Tracking the Cultural Exception, Part Three: For Your Grandad’s Audiovisual Industry

Protectionist audiovisual policies are not only inefficient, they’re outdated. Protectionist policies don’t translate into profits because they are built for an audio-visual industry that no longer exists. Gone are the days when effective broadcasting was about building a mass audience. In the world of Netflix and Hulu, screen quotas for local content have been rendered obsolete. Today’s viewers are globally minded and know how to access the media they want—wherever it may come from.

As users gain access to more content delivery channels, their power in the market has increased astronomically. The more successful audiovisual producers have realized that drawing uninterested consumers to their products is now a losing game. Instead, their focus should be on maximizing the time spent by audiences who already choose their content.

Protectionist measures like television broadcast quotas do little to stop foreign television shows from making their way into the market via Internet-provided television (IPTV), which is on the rise. According to a Nielsen study, “As of February 2012, 10.4 percent of homes had an IPTV, compared to just 4.7 percent that same month a year prior.”

In cinema, technology is increasing production quality in a way that is changing the face of the industry. Quality expectations have become such that the funding necessary for a feature film is more than what many companies can raise on their own. This trend has been driving an increase in co-produced films (as a United Nations study attests), especially between Latin American and European producers. As I mentioned in the last segment, this has been a major factor behind the success of Argentina’s film industry. This is not only a good general strategy, but also a way to effectively compete with Hollywood.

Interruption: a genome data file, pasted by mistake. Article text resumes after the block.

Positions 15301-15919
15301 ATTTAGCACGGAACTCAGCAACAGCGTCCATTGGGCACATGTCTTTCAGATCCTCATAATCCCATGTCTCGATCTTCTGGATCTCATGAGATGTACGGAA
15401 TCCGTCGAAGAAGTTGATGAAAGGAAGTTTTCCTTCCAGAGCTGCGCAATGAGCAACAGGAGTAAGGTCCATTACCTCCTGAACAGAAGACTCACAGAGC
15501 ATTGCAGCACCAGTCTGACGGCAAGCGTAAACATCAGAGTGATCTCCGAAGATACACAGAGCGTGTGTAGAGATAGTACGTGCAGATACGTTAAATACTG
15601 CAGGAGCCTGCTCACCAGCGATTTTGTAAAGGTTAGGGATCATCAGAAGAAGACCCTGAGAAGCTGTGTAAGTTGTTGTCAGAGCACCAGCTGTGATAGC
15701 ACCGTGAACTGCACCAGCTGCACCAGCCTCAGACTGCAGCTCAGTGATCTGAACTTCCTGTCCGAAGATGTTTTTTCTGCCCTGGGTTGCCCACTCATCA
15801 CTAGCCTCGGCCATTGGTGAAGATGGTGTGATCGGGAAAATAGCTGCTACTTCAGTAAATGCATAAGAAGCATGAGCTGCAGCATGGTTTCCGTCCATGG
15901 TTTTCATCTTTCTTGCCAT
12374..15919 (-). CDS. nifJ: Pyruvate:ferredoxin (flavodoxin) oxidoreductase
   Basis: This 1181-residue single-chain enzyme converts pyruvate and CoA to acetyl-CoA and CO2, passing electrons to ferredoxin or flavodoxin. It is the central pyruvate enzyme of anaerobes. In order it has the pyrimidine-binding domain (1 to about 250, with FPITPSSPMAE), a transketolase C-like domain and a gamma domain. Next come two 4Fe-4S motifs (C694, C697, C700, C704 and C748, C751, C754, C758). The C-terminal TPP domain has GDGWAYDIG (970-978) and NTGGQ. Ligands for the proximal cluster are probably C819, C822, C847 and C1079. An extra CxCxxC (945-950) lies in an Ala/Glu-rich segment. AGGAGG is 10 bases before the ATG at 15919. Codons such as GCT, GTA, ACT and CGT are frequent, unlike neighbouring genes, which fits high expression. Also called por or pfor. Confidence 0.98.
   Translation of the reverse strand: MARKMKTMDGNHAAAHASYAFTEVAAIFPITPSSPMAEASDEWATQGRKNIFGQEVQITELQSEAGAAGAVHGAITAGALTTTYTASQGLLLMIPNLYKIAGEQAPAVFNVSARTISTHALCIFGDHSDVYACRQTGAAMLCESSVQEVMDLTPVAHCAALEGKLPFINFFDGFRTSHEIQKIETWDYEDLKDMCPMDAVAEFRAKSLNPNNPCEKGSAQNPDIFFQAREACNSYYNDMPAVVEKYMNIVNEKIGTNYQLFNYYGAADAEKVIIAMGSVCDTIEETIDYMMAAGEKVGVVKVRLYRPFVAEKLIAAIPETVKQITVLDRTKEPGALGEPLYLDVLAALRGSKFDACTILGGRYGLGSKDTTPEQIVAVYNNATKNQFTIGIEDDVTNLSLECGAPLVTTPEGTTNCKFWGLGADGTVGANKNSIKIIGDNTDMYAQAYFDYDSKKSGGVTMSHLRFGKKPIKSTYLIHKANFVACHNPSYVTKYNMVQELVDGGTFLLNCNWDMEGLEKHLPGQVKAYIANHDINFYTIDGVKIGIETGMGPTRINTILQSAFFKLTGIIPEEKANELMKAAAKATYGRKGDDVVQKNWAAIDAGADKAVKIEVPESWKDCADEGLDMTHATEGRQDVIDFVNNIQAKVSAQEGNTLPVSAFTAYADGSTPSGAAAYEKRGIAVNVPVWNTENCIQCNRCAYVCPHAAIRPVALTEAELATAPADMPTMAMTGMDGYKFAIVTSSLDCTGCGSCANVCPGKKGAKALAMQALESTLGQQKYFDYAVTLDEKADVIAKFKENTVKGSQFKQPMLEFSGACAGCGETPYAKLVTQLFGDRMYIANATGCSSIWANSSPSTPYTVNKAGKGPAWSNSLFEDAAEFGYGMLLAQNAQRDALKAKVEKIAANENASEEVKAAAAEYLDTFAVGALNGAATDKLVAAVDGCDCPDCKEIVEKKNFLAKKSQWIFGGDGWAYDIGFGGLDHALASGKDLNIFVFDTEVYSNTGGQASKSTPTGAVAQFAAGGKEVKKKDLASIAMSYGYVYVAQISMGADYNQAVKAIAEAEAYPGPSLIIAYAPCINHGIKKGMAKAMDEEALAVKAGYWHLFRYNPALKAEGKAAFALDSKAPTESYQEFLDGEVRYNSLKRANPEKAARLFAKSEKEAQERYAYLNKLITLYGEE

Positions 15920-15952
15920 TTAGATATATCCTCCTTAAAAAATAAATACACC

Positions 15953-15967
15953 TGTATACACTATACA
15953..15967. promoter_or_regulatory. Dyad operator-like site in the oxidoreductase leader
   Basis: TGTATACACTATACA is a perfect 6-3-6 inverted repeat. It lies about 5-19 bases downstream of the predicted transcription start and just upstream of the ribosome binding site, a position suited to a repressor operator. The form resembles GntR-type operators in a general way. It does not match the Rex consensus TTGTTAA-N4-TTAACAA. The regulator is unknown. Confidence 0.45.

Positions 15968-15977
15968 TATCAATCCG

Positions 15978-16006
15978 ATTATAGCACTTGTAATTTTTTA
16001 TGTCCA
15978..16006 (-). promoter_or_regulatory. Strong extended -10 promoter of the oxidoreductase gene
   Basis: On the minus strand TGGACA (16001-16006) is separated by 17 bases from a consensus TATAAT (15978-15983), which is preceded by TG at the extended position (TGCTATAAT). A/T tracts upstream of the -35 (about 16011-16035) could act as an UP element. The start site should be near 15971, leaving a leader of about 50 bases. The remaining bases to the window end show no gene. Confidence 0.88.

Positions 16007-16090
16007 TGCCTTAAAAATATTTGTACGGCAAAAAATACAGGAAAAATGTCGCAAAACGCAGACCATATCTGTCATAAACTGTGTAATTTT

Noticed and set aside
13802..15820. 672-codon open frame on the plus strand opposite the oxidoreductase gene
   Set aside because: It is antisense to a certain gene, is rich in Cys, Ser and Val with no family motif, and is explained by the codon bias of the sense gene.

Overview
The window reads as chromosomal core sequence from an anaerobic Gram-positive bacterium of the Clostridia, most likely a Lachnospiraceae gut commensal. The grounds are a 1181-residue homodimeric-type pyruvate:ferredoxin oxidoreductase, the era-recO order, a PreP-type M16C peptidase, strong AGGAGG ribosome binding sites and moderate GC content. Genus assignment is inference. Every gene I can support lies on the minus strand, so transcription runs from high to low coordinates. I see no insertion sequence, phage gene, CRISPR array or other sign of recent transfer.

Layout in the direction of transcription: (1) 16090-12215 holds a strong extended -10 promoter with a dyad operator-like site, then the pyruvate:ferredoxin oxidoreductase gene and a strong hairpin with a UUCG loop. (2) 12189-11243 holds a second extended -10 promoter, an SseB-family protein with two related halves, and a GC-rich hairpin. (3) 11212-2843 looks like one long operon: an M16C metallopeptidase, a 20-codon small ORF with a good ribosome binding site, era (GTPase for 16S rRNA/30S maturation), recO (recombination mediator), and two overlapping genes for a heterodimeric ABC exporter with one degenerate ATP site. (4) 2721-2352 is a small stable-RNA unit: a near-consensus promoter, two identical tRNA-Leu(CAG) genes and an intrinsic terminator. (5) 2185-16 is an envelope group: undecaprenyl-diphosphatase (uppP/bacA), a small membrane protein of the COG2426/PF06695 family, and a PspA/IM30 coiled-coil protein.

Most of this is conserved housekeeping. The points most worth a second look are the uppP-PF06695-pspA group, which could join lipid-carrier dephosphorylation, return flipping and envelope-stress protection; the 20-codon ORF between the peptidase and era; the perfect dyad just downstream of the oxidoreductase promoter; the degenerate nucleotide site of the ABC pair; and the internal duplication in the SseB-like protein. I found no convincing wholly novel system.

The U.S. film industry is no less protected than Europe’s (which I’ll discuss in the next segment) and partially thanks to these subsidies, Hollywood productions have massive budgets. By pooling resources non-Americans could better compete with U.S. blockbusters but have limited their own options through quotas which restrict the amount of foreign investment in domestic productions. No matter where it comes from.

Protectionist policies, however, are ostensibly intended not so much to promote these industries as to protect a nation’s culture. They fail on that count as well. Consider the two examples.

This hit Colombian show even spawned a U.S. adaptation, Ugly Betty.

First, the popularity of the telenovela, a popular Latin American time-limited soap opera format, shows that language and cultural preferences are a stronger force than protectionists generally acknowledge. Telenovelas flourished despite massive market penetration in Latin America by U.S. content (and now are even being exported to markets around the world).

Second, American TV and movies are quite popular in France, despite heavy protections. French consumers are not as constrained as they once were, as protectionist policies no longer pose a significant barrier to accessing content from around the world.

But for those concerned about people getting the proper level of cultural diversity in their media consumption, never fear! People still watch French-produced TV shows. An example of this is the popularity of the French show “Spiral,” which may get a boost from Netflix’ suggesting it to fans of the American-produced “The Killing.”

Viewers today have more options in the media they choose to consume, which means they’re consuming more media from a greater variety of sources. From the standpoint of both media-producing companies and those concerned about culture, that is fantastic news. To me however, that more consumers get exactly what they want, is the progress worth celebrating.